Henge – Live Review – Leeds HiFi Club
By David Schuster, November 2018
You’ve got to hand it to Henge: They manage to both look and sound extraordinary. As they take to the low stage in the atmospheric confines of Leeds HiFi Club, they are already in character; Zpor, the front man, resplendent with plasma globe headgear and brandishing an illuminated staff, leads the way. Behind him walk Goo, a grey-skulled Venusian, then Nom, the squid-headed Xylanthian and finally, the band’s only human, Kent Paxman, brings up the rear.
Fortunately, this mixed bag of lifeforms have all manged to master Earth musical instruments. Kent takes up position behind the keyboards, with Nom on drums and Goo, bass and sound generators. Their first track of the evening is ‘Unit of Power’ which, like the majority of their songs, is very difficult to categorise, so I’m going to go with Space Dub; imagine Hawkwind jamming with Orbital. There’s a lot of clever changes of tempo and style in all of their numbers.
“Honed their skills”
Several of Henge’s songs build on the intergalactic premise, in an endearing tongue in cheek way. Zpor points out that ‘Humans’ is about us, the audience, and that he himself isn’t human. He reveals that he is in fact billions of years old. “I know what you’re thinking,” he says, “looking good for someone that age.” He puts it down to being able to clone a string of replacement bodies. ‘The Great Venusian Apocalypse’, which Goo apparently witnessed, tells the story of how the Venusian’s killed their planet through global warming, a fate which the singer reminds us may lie in store for the Earth. And indeed ‘New Planet’ suggests that colonising space may be the most effective means of insuring mankind against such extinction events. There’s many a true word spoken in jest. “The earth is generous, but finite,” points out the singer.
Remarkably though, none of this gets in the way the band’s central mission; to show us humans how to have a good time. Their clever dance beats are infectious, and early in the evening there are groups of people dancing at the back of the venue, as well as the front. Always a good sign. This then is Henge’s secret: They are very good at what they do, having honed their skills through their own popular Space Cassette warehouse dance nights in Manchester. As well as the tempo changes there are crisp breaks where the music stops with pinhead precision. My favourite tracks of the evening are the quirky but catchy ‘Monolith’, which sounds like Jigsaw from the Saw franchise rapping over an Egyptian sand-dance, and ‘New Planet’ whose Stratocaster guitar riff could have been played by 60’s sensations The Shadows.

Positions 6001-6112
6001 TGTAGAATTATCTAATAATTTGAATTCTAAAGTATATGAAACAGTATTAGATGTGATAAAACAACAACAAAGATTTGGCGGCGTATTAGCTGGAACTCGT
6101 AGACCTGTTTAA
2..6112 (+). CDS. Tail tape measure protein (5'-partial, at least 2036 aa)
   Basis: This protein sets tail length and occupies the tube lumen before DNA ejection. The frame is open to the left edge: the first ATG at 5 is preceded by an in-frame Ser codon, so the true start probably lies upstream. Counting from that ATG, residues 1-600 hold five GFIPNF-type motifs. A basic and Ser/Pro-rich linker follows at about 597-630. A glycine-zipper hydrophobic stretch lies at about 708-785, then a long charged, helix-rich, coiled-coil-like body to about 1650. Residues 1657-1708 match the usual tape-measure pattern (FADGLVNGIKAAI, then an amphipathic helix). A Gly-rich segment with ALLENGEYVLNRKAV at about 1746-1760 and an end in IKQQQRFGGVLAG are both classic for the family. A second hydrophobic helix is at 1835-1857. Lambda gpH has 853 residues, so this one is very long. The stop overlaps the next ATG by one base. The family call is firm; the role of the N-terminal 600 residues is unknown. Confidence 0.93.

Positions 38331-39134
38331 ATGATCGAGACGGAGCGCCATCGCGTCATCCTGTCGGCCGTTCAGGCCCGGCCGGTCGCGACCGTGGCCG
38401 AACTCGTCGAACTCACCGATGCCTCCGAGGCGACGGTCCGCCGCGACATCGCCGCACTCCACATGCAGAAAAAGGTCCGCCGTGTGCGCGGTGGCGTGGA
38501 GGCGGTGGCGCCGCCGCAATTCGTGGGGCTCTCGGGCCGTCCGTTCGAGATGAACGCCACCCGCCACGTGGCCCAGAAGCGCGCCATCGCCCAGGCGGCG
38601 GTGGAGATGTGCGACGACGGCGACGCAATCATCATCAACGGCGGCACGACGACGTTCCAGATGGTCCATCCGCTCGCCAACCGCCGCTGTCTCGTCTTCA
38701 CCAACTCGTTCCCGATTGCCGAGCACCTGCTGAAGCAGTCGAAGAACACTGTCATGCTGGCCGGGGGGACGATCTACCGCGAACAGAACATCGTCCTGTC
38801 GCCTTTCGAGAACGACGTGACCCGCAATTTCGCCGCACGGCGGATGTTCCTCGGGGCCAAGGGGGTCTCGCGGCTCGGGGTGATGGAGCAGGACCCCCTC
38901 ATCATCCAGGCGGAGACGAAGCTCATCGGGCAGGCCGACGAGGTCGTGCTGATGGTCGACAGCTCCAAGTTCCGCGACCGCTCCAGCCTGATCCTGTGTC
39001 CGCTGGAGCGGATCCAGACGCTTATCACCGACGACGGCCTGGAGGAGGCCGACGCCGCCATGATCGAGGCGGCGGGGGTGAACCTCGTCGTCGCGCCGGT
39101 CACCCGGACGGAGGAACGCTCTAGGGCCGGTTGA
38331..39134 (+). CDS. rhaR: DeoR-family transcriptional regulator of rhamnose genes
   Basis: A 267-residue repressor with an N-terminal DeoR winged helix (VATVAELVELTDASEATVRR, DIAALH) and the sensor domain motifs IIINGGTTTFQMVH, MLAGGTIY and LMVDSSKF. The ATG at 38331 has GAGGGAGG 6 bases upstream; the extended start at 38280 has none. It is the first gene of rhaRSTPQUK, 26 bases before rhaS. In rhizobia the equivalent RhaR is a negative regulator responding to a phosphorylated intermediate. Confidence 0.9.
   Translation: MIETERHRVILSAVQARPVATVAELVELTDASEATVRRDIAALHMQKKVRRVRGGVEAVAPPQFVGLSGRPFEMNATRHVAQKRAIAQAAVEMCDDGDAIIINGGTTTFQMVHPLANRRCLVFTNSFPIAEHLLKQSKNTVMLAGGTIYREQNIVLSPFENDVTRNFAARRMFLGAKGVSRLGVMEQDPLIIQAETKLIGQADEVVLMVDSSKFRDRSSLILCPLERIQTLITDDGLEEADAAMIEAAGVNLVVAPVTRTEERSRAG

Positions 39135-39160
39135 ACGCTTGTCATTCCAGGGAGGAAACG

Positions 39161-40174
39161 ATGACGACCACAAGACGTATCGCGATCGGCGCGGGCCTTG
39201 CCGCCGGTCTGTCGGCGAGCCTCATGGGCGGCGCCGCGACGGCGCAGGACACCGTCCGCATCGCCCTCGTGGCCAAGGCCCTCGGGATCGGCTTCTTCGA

The group’s natural environment is festivals, and I’m sure that they would go down a storm in the dance tent at Glastonbury, but I’d also love to see their outlandish musicality dropped into a prime-time TV programme. I think there’s every chance that this juxtaposition would generate the same shock and awe as Future Islands’ legendary appearance on the Letterman Show.
Mid-way through the set there’s an unplanned instrumental interlude when the singer/guitarist breaks a string. Handling this with humour and aplomb, the band play their own special take on ‘Girl from Ipanema’, as Zpor gets a member of the audience to help him thread the string through the body of the guitar. “Normally I have a robot to do this for me,” he jokes, getting her a round of applause.
All too soon the evening comes to an end. “Have we got time for one more?” Shouts the frontman to the staff at the rear of the venue. “YES!”, shout back the whole audience. In fact, they manage to squeeze in two more numbers. Their most commercial track ‘In Praise of Water’ has the whole room dancing, and they finish with ‘Demilitarise’. As well as featuring a riff played on the Mbira, this last song has a repeated chant, the words to which the keyboard player helpfully holds up on placards (as in the video to Dylan’s ‘Subterranean Homesick Blues’) allowing the whole crowd to join in. Zpor steps down into the audience and leads a conga around the room! By the second lap, the band have overrun by 15 minutes, and the front of the conga has encircled the HiFi Club, joining with those at the back.
The most fun I’ve had at a gig this year.
Top and bottom images: Gail Schuster